Tasmanian Raspberry Canes, owned by Simon and Carolyn Curtis and situated at Wesley Vale in northwestern Tasmania, produces bare-rooted raspberry canes for retail, wholesale nurseries, and commercial growers.
Business Profile: Parvinder Lalli, NSW – growing blueberries, blackberries & raspberries
This article summarises the findings of research published in The American Phytopathological Society Journal of Plant Disease in September 2022: Onofre, B., Gadoury, D., Stensvand, A., Bierman, A., Rea, M., and Peres, N. (2022), UV-Transmitting plastics reduce powdery mildew in strawberry tunnel production, Plant Disease 106:2455-2461, The American Phytopathological Society.
The productivity of strawberry is dependent on the supply of high-quality nursery plants. The effect of runner characteristics on the yields of plants in south-east Queensland was investigated. Yields were best with a planting from mid- to late March for ‘Festival’ and from early to mid-April for ‘Fortuna’. Research in north America suggests that the best yields occur when the runners are exposed to significant chilling in the nurseries. Experiments are required to determine if the temperature models developed in America can predict yield and runner quality in Australia.
Key data about Red Leaf Disorder has been collected on farms across SEQ for the last 3 seasons (2020-2021-2022). There are significant differences in the incidence of RLD between varieties. Further research is required to explore other potential contributing factors including soil types, fumigant usage and runner production systems.
Singaporean company Polybee is investigating the use of miniature drones to pollinate crops grown in greenhouses and polytunnels as part of a Hort Innovation project looking at alternatives to honey bee pollination. The team from Polybee has been trialling their technology in collaboration with Perfection Fresh in South Australia and Western Sydney University, and were recently in Victoria to see how strawberries are grown in protected cropping systems.
The VSIDC are currently funding research by VSICA Research to develop tests for measuring fumigants in soil so that growers know when it is safe to plant their crops. Researchers are testing two different technologies (photoionisation detectors and colorimetric tubes) that instantaneously detect fumigants in soil. The use of these technologies in field surveys has already prevented growers from planting into soil containing fumigant residues at 15 sites. The project has established a field trial in the industry that is evaluating the tolerance of different strawberry varieties to the presence of fumigant residues in soil. Preliminary results showed strong correlations between the concentration of fumigants in soil and growth inhibition in lettuce as an indicator plant. If results continue to show success it is anticipated the technologies will be developed as a product or service to growers in Victoria.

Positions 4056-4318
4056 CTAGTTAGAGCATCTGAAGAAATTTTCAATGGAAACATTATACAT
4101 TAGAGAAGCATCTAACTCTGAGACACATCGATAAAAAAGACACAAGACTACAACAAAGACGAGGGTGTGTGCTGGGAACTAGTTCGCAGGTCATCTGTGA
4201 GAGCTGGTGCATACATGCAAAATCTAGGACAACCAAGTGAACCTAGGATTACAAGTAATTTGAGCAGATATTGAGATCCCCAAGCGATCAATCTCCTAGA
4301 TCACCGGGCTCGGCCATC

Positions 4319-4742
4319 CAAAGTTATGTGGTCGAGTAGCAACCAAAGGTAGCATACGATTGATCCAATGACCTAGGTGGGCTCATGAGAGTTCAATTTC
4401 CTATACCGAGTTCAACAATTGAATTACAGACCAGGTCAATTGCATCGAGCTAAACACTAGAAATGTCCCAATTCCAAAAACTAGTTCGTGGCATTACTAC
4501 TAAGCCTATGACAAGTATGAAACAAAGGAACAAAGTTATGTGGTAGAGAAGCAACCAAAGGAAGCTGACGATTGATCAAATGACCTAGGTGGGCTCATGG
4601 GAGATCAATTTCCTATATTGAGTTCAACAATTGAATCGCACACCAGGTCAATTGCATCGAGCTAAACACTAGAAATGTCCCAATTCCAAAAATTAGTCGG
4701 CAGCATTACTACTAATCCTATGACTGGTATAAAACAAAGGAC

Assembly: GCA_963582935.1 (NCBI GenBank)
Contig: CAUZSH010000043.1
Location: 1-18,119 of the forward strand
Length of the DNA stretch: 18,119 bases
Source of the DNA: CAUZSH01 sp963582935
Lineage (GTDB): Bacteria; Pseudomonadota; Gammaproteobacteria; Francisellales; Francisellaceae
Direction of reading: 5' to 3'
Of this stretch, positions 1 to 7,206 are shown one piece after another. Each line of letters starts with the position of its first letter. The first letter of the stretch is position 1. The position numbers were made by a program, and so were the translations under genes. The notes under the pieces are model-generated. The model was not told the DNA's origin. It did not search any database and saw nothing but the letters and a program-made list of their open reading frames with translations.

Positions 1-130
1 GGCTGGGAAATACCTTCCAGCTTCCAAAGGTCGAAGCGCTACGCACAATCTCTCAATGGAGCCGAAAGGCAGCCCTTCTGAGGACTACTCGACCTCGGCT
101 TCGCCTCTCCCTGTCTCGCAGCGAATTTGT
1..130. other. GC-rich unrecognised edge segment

High quality runners, free of disease, are key to a successful final product. Underpinning the success and viability of the Australian strawberry industry is a certification and inspection program that supports production of high-quality high-health runners. With increasing climatic variation, as well as the phasing out of methyl bromide for fumigation, the Australian strawberry industry may see the emergence of new serious pathogens. Starting with certified planting stock will help the strawberry industry to limit the impact of emerging and re-emerging pests and disease.
On 26 July 2023, the Department of Agriculture and Fisheries Queensland hosted a field day for subtropical growers and industry stakeholders at the Maroochy Research Facility in Nambour to provide an opportunity for growers to meet with researchers and better understand the processes behind the Australian Strawberry Breeding Program (ASBP) project.
In Australia, invasive European blackberry consists of a complex of around 18 recognised species and a range of hybrids, which collectively are amalgamated into Rubus fruticosus sp. agg. European blackberry is one of Australia’s worst environmental and agricultural weeds where substantial losses of biodiversity and production occur.